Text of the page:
What is the self? Philosophers, theologians, and therapists offer various perspectives. I’m going to summarize some of the empirical findings related to self, beginning with Michael Tomasello’s book The Cultural Origins of Human Cognition.
There’s a 99% overlap in the DNA sequences of humans and chimpanzees. There’s just one major difference, says Tomasello, and that is the fact that human beings “identify” with conspecifics more deeply than do other primates. The young child comes to recognize herself as an “intentional agent,” with goals and strategies for attaining her desires. Soon thereafter, the child experiences herself as a “mental agent,” having thoughts and beliefs that differ from other people and from the rest of the world. The child thereby comes to recognize that others are also intentional and mental agents like herself. This is the big difference from other apes, who individually are intentional and mental agents but who don’t seem to realize that their fellow apes are too. In interacting with the physical world, humans understand cause-effect relationships at a much deeper level than do other primates. Because of the unique human ability to understand intentionality and causality, people can make tools, learn from one another, and cooperate in performing complex tasks.
At first the human infant’s developmental trajectory isn’t much different from other apes. Then comes “the nine-month revolution,” which begins the cascade of developmental achievements that definitively mark humans as unique. At six months an infant will interact with objects in the world, and she will interact one-on-one with another person. At around nine months the infant begins attending jointly to objects and people, forming a referential triangle of child, adult, and the object or event to which they share attention… In short, it is at this age that infants for the first time begin to “tune in” to the attention and behavior of adults toward outside entities.
Joint attention triggers a series of related achievements. By 12 months a child can follow the adult’s point or gaze toward an object or event — even adult chimpanzees can’t do that. By 15 months the child can direct the adult’s attention by pointing. The young child develops an awareness of intentionality in herself and in the adult, but it’s not clear whether self-awareness or other-awareness comes first. The sense of both self and other as intentional beings seems to emerge simultaneously. Tomasello elaborates on the importance of joint attention:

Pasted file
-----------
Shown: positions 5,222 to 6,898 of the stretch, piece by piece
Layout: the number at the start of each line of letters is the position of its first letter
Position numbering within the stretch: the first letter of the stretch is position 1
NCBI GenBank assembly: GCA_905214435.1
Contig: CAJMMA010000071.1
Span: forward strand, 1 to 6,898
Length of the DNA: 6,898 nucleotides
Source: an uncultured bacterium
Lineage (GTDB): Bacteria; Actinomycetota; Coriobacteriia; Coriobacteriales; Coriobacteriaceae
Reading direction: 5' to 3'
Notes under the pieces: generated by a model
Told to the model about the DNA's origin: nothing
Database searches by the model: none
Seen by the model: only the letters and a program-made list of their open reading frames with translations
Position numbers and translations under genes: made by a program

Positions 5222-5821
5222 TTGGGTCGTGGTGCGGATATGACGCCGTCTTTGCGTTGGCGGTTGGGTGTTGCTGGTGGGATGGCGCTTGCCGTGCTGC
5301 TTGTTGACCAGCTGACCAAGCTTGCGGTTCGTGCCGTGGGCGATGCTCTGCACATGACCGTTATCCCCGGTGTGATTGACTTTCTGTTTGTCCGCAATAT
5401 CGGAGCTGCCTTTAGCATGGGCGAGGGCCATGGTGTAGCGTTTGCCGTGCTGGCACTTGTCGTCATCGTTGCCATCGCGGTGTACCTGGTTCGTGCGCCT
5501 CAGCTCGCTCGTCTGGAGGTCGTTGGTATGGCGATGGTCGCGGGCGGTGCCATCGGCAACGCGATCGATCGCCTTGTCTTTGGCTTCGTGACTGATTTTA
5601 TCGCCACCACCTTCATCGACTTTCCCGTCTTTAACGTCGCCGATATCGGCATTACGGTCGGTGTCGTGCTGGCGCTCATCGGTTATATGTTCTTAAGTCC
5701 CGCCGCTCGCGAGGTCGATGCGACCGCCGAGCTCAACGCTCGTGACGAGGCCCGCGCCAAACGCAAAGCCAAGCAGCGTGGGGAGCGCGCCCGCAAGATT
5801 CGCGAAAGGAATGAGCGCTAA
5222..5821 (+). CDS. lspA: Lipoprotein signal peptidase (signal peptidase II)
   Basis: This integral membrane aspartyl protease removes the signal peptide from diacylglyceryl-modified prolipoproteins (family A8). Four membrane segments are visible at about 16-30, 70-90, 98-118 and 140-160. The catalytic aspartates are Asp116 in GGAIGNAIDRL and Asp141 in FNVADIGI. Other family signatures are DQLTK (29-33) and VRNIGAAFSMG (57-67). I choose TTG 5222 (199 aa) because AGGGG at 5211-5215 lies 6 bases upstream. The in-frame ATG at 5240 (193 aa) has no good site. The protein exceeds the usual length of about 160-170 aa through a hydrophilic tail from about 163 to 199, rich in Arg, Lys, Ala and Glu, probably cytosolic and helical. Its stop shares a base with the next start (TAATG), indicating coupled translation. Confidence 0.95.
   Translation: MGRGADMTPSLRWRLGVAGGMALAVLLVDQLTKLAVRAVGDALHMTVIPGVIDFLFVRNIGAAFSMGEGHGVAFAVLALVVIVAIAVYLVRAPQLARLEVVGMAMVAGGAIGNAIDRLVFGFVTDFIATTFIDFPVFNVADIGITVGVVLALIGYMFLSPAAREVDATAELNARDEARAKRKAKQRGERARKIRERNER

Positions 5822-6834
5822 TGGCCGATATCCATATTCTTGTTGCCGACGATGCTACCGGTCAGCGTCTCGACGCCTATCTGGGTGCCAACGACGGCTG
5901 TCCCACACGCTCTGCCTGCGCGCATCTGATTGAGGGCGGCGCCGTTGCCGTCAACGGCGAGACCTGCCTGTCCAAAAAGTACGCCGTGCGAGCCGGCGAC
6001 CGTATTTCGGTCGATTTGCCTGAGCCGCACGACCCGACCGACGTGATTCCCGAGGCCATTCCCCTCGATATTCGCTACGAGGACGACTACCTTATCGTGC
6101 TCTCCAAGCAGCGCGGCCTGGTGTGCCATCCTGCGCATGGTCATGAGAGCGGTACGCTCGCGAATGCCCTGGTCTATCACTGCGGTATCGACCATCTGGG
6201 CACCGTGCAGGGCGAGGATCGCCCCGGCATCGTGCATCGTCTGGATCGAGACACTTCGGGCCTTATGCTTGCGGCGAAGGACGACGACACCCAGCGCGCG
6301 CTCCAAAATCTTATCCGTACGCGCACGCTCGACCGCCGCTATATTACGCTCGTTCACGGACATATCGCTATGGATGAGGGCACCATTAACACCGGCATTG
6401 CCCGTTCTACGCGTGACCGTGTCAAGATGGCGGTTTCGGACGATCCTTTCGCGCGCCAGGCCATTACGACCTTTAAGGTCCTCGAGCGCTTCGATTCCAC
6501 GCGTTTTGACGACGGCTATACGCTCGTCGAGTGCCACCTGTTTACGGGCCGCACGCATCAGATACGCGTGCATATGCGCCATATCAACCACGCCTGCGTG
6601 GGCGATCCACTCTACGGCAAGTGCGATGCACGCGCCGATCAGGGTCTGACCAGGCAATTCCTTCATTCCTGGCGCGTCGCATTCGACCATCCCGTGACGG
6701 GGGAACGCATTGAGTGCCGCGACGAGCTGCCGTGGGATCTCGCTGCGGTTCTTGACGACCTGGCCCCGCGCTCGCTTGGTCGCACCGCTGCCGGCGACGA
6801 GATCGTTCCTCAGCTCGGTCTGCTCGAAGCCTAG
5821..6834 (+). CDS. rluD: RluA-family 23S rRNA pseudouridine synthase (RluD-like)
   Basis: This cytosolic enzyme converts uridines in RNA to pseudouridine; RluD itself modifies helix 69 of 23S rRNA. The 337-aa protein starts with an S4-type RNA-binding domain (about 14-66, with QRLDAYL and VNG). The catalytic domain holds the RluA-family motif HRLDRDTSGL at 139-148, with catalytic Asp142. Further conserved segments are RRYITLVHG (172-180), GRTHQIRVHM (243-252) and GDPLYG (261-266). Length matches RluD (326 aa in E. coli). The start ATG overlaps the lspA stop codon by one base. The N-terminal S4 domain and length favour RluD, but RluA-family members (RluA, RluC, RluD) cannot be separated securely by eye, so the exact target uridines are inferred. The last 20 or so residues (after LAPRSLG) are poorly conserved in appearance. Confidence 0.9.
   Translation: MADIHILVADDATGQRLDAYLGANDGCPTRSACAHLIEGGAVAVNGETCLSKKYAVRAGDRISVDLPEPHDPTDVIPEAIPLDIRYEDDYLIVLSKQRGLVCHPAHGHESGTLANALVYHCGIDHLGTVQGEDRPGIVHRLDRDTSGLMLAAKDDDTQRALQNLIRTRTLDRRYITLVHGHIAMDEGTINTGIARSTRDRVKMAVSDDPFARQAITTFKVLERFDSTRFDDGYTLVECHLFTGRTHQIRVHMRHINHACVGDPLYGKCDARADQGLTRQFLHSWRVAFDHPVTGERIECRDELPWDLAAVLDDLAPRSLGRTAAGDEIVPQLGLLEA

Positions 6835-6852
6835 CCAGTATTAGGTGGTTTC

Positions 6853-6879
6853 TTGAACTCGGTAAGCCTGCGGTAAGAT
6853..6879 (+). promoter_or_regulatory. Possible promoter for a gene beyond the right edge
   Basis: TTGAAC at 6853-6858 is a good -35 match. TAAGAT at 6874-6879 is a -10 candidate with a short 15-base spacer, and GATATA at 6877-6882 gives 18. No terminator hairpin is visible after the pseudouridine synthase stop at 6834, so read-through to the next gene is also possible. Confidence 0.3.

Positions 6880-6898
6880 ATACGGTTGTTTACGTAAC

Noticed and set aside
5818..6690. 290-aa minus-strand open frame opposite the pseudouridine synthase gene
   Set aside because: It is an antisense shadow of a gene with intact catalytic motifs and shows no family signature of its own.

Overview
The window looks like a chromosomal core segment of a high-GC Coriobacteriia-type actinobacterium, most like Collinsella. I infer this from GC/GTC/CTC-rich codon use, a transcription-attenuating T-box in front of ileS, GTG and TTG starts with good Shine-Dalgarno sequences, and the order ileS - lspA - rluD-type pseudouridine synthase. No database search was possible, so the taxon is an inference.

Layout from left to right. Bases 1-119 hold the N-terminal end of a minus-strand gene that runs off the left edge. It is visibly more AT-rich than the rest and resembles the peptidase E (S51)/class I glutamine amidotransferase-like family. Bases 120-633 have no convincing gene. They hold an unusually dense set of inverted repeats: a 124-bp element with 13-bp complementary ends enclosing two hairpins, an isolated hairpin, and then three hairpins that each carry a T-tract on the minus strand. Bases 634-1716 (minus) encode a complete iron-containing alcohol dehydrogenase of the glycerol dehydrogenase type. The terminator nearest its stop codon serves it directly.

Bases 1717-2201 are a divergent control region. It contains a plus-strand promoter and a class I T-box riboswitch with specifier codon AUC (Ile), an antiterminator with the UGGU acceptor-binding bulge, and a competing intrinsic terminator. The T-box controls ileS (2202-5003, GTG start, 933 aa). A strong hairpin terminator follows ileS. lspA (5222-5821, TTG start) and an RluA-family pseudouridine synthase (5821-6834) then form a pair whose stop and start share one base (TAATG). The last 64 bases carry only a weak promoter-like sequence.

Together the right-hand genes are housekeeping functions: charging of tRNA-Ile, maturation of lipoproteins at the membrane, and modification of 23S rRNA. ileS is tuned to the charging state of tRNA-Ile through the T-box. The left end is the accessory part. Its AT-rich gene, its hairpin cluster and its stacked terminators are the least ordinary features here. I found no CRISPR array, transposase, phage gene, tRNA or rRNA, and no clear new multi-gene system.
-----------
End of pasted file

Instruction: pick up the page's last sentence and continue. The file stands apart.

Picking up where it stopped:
Human beings are designed [sic] to work in a certain kind of social environment, and without it developing youngsters (assuming some way to keep them alive) would not develop normally either socially or cognitively. That certain kind of social environment we call culture, and it is simply the species-typical and species-unique “ontogenic niche” for human development.
Through joint attention the child enters into the “habitus” of the people among whom she grows up — the kinds of living arrangements, routine activities and normal social practices that comprise the child’s “raw materials” for learning. The adult human inducts the young child into the habitus by drawing her attention to its components, demonstrating routine behaviors of the culture, and helping her perform some of the ordinary childhood activities. Tomasello believes that joint attention also facilitates the development of self-awareness during this same revolutionary developmental interval:
The idea is this. As infants begin to follow into and direct the attention of others to outside entities at nine to twelve months of age, it happens on occasion that the other person whose attention an infant is monitoring focuses on the infant herself. The infant then monitors that person’s attention to her in a way that was not possible previously… From this point on the infant’s face-to-face interactions with others — which appear on the surface to be continuous with her face-to-face interactions from early infancy — are radically transformed. She now knows she is interacting with an intentional agent who perceives her and intends things toward her. When the infant did not understand that others perceive and intend things toward an outside world, there could be no question of how they perceived and intended things toward me… By something like this same process infants at this age also become able to monitor adults’ emotional attitudes toward them as well — a kind of social referencing of others’ attitudes toward the self. This new understanding of how others feel about me opens up the possibility for the development of shyness, self-consciousness, and a sense of self-esteem. Evidence for this is the fact that within a few months after the social-cognitive revolution, infants begin showing the first signs of shyness and coyness in front of other persons and mirrors.
The empirical evidence supports the idea that a child simultaneously develops an awareness of causality, of others’ intentionality, and of the self. Joint attention in the referential triangle of child, adult, and object is the spark that sets off the developmental explosion. This developmental synchrony sets the stage for language acquisition…